I stopped reading this June last year because I don’t understand what this book is trying to telling me. Every issue, someone dies and it is always the same person. I also got weirded out and bothered by Issue #6—the one when Jorge went away—that I stopped reading it altogether.
I picked it up again and started over. Things started to make sense to me. I like how this book made me feel it is real and the characters are alive when it all talks about is death. It is moving that in our lives, we can just come and go to die (surprise, surprise). Accidents may happen anytime and take everything away but what really matters? Did you really live your life? It made me rethink about my life and suddenly felt a bit scared. I haven’t really figured out what I really want, or what are my dreams, or if I have made something that had an impact to the lives of other people, or actually achieved something when I am working so hard. What do I really want out of life? I don’t really know and I never had the time to think about it. I never thought it is important to firugre it out and just go on with the flow. But what if I die now and I will never know my dreams or who will I be when I reached them? This book showed me that in every issue, someone dies and proves that he actually lived. That he was remembered by not only the things he had done, but also who he became through the years. (See also: Tricia on Quarter-Life Crisis)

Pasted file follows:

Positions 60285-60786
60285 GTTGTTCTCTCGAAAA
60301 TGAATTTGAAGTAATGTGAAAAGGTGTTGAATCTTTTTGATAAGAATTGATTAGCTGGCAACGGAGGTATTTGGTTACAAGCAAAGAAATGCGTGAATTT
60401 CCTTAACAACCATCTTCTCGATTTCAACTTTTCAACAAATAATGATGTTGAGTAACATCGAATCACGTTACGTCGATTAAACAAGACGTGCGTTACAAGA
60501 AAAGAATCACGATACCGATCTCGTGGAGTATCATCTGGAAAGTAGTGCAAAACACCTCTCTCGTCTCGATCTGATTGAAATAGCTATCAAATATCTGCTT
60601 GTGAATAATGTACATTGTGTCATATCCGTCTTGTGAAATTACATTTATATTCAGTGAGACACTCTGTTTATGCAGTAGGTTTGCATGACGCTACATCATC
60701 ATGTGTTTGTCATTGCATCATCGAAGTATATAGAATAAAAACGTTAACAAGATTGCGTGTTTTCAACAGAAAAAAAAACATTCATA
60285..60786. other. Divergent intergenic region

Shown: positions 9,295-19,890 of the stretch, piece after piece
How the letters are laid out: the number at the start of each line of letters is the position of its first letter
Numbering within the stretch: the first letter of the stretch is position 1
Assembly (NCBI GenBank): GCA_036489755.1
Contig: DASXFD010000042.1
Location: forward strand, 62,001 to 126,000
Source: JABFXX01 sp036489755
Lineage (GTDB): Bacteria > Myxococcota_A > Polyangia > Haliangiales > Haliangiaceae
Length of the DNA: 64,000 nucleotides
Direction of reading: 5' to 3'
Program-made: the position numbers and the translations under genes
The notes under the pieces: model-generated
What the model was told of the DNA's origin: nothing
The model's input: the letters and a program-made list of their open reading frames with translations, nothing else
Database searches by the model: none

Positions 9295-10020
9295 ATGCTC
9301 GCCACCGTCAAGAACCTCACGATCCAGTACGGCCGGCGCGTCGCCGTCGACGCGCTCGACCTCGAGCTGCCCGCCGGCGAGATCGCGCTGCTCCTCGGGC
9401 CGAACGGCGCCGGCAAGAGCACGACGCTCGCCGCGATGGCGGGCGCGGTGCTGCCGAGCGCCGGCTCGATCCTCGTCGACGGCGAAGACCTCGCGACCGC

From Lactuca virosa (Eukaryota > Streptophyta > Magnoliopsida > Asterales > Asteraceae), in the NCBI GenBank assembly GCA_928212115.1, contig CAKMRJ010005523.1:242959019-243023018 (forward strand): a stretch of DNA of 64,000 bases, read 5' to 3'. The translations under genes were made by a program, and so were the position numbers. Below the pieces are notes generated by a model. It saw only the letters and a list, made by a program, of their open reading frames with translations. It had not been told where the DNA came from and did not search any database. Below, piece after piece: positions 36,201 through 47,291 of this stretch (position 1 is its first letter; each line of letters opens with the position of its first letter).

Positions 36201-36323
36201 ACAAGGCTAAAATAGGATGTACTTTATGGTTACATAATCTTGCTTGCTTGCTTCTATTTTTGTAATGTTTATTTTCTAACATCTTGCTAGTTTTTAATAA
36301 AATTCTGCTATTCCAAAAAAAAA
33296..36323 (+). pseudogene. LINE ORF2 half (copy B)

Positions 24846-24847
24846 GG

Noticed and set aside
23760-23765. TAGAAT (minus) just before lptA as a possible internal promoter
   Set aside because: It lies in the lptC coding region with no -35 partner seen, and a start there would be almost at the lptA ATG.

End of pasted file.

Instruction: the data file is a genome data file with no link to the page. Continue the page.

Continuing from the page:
I think Issue #7 is the saddest among the ten issues. I can feel the pang of pain and loss when I haven’t actually experienced losing someone dear to me. Damn it, that hurts. It is one of my favorites.
It is a short read and I fell in love with it. It is a dark, thought-provoking graphic novel, not because it talks about death but because it talks about life and its temporary state.
Like I said above, it makes me feel as if the stories are alive because of the vibrant tropical colors. Kind of reminds me of Bob Marley.
Great art. Great read.